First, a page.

For instance, you can take a premarital or marriage education class where you can practice handling the hard stuff.

“You can do almost anything in life if you know what to expect,” Sollee shares. “If you don’t know what to expect, you can fall in a crevasse and blame it on all the wrong things—your spouse, your mother-in-law, etc.”

 ***If you or someone you know is in an abusive relationship, contact the National Hotline for Domestic Abuse. At this link, you can access a private chat with someone who can help you 24/7. If you fear your computer or device is being monitored, call the hotline 24/7 at: 1−800−799−7233. For a clear understanding of what defines an abusive relationship, click here.***

Do you want an awesome, amazing, mind-blowing marriage?

The answer to that question is usually a resounding YES! But, it’s quickly followed with something like, “I could only hope for that,” or “Only in my dreams.”

“Based on my experience as a counselor, I think a lot of people feel like they are sentenced to a life of boredom when they marry,” says Darlene Karst, counselor, marriage educator, and wife. “The reality is that could not be further from the truth … if you are willing to put effort into making your marriage fun, romantic, passionate, and intimate.”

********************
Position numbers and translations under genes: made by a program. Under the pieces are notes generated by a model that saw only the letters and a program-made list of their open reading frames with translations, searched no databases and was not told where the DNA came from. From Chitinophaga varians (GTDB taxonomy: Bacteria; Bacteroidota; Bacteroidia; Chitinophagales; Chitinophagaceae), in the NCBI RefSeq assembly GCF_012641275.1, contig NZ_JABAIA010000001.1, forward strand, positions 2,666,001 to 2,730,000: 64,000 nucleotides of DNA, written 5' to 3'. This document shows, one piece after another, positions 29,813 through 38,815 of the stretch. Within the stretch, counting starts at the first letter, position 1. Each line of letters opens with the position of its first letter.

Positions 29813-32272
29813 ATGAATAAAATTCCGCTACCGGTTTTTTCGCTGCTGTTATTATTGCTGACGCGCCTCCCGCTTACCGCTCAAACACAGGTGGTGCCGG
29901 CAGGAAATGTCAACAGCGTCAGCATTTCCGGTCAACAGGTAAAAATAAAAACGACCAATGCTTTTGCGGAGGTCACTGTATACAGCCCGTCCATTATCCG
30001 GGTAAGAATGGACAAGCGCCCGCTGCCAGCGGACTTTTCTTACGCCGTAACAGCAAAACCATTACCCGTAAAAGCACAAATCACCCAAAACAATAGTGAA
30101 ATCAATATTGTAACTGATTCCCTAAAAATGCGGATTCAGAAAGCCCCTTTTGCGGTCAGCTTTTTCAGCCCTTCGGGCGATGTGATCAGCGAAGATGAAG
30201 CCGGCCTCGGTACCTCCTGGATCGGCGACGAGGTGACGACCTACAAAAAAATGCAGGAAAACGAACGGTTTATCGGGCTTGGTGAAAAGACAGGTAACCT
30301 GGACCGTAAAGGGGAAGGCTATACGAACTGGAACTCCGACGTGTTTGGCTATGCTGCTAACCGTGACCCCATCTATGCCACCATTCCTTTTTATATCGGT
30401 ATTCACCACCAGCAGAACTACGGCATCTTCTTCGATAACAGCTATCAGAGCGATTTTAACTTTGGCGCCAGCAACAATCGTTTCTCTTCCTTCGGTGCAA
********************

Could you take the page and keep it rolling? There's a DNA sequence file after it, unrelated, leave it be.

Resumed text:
It would be unusual for someone to be an exceptional mechanic, golfer, artist, or chef without training and a lot of practice. Yet people often expect to be excellent lovers and great at marriage overnight.

“The truth is, if you want to have an awesome, amazing, mind-blowing marriage, you have to set your mind to it and work to make it happen,” Karst says. “We might be in the middle of hard economic times, but that doesn’t mean it has to be tough on your marriage. You don’t need a lot of money to make your relationship more romantic and intimate.”

Karst suggests that there are certain things couples need to guard against because they are passion-killers in a marriage. When people think about passion and romance they often don’t consider how certain things can rob you of those feelings while others can set the tone. Consider the color of your room and the textures you have in your bedroom. Do they inspire romance?